Since the relational equations between temperature Tm, stress σm, strain εm and thermal boundary conditions of the diagnosed high temperature component part have been made through Step S13 to Step S17, the creep damage Dc and the thermal fatigue damage Df can be calculated without executing the analysis of finite element method from now on. These relational equations are stored in the knowledge base 18 of FIG. 1 as data on damage. The knowledge base 18 is stored together with the database 17 in the identical analysis server 16.

Flow of actually performing damage diagnosis and lifetime diagnosis will be described below. Initially, in Step S20, the person in charge of diagnosing the facility inputs selection of a component part to be diagnosed from the analysis server at an arbitrary timing. Various kinds of process data and operation data and knowledge data necessary for damage diagnosis with respect to the selected component part are sorted and set so as to be input at the necessary timing. Next, in Step S21, the person in charge of operation of the facility determines an operation plan PL of the gas turbine electric power generating facility and performs its input operation. The data is transmitted to the analysis server 16. In Step S22, the analysis server 16 reads coefficients A, B, C used for on-line damage diagnosis and data of reference damage ratios Dc0, Df0 from the knowledge base 18 stored together with database 17 in the identical analysis server 16. The coefficients A, B, C are factors for converting a number of events to time, and the coefficient A relates to a number of startup-and-shutdown times. The coefficient B relates to number of load change times; and the coefficient C relates to number of trip shutdown times.

In Step S23, the analysis server reads the process data and the operation data of the gas turbine electric power generating facility 1 received from the operation monitoring unit 11, that is in this case, number of operation times i, number of startup-and-shutdown times j, number of load change times k, number of trip shutdown times 1, actual operating time H, and temperatures Tnm.

Here, description will be made of a method of calculating actual operating time Hi in creep damage Dc-OL and number of load change times in thermal fatigue damage Df-OL, referring to FIG. 7. Since the creep damage depends on time (time span) being kept at a temperature, an actual time of creep damage is defined as a time span in which a component part (a material) is actually being kept at an arbitrary temperature while operating the gas turbine. The arbitrary temperature may be a design temperature or the other temperatures.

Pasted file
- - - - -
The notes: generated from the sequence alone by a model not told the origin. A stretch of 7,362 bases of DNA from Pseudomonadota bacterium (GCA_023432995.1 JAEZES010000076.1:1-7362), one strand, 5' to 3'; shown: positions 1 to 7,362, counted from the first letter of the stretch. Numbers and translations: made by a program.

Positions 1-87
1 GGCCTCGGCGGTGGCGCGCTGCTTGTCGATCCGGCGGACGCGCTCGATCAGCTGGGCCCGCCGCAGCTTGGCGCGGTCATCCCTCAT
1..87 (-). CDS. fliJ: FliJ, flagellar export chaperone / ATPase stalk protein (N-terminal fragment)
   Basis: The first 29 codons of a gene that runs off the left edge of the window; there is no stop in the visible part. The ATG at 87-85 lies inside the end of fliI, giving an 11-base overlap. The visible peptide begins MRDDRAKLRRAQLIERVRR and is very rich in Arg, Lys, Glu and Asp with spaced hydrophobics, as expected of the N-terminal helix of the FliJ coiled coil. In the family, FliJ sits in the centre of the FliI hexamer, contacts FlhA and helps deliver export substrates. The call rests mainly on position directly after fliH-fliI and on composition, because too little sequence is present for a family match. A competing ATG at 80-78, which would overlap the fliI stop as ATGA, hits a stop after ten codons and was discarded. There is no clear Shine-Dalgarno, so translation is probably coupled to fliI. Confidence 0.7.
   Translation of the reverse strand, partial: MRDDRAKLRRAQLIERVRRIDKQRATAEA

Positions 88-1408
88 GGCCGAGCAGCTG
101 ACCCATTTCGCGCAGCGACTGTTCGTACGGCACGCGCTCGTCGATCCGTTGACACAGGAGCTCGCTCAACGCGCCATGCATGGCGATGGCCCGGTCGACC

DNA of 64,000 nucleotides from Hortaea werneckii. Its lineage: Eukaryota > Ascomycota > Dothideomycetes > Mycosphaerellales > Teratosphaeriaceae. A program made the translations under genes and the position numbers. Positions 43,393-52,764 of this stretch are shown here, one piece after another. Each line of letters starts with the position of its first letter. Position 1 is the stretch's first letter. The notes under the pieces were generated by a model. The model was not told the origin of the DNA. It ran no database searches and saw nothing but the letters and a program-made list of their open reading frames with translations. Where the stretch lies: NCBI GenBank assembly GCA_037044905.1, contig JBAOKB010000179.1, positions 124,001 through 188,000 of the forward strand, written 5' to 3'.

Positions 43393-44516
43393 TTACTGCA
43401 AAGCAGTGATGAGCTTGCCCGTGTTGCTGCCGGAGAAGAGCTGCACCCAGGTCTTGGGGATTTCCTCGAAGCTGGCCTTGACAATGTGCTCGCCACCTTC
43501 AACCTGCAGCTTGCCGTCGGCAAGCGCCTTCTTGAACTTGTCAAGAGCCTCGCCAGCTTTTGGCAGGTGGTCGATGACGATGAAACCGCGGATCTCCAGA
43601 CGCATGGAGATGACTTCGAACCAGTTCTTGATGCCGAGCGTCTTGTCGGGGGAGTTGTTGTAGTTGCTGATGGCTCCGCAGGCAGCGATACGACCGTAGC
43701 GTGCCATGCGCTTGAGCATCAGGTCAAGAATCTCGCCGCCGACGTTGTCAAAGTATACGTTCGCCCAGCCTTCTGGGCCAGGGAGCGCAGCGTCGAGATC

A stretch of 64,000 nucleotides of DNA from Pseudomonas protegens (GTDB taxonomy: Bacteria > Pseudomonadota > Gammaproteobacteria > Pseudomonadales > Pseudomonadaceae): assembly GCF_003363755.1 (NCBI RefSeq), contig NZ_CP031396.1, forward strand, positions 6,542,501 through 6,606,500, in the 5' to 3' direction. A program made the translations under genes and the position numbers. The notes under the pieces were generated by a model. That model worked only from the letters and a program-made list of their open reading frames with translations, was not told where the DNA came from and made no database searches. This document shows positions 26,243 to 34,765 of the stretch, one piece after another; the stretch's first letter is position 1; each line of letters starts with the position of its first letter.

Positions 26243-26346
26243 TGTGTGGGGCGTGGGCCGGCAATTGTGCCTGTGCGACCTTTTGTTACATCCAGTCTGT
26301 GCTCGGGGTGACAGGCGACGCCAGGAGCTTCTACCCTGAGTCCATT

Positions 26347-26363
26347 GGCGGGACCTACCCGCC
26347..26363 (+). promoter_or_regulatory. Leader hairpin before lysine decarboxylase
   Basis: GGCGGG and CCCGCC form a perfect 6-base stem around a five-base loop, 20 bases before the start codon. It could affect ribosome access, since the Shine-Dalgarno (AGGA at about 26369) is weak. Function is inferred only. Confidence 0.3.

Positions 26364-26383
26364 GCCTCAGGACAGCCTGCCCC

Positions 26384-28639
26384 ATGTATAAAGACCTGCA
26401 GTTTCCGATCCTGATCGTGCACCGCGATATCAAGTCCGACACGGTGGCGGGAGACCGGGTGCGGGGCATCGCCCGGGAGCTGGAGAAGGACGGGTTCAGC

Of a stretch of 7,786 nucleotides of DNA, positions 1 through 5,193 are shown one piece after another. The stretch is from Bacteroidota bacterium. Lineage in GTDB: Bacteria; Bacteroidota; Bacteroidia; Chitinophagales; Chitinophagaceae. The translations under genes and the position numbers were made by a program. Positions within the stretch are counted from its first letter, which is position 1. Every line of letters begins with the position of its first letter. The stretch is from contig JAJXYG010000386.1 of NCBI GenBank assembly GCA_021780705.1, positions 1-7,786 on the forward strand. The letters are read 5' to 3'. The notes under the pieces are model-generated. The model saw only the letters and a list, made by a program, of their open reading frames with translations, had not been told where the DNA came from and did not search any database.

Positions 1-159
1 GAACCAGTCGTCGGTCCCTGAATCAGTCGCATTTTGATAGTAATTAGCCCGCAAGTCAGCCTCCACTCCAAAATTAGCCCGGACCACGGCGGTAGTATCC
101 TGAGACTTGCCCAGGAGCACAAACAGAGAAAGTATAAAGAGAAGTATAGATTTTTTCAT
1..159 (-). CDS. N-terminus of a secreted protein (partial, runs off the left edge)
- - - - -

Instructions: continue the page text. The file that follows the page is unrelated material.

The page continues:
On the other hand, in regard to the load change relating to the thermal fatigue damage Df-OL, a number of relatively large temperature change times caused by starting up and shutting down the gas turbine, a number of temperature change times caused by load change during operation and a number of temperature change times caused by trip shutdown of the gas turbine are individually measured every time when the temperature change occurs. Further, the other load changes may be taken into consideration.

The creep damage and thermal fatigue damage analyses are executed based on the calculated temperature Tm, stress σm and strain εm. Equation 3 and Equation 4 are used for calculating the creep damage and the thermal fatigue damage.

D c - OL = i I { H i × D c ( T Im ) D c0 } [ hr ] ( Equation 3 )

    • Dc-OL: equivalent operating time relating to creep damage [hr]
    • Hi: actual operating time [hr]
    • Dc: creep damage ratio at a present temperature
    • Dc0: creep damage ratio at design base temperature
    • Tim: temperature of a diagnosed component part under operation [° C.]
    • i: number of operation times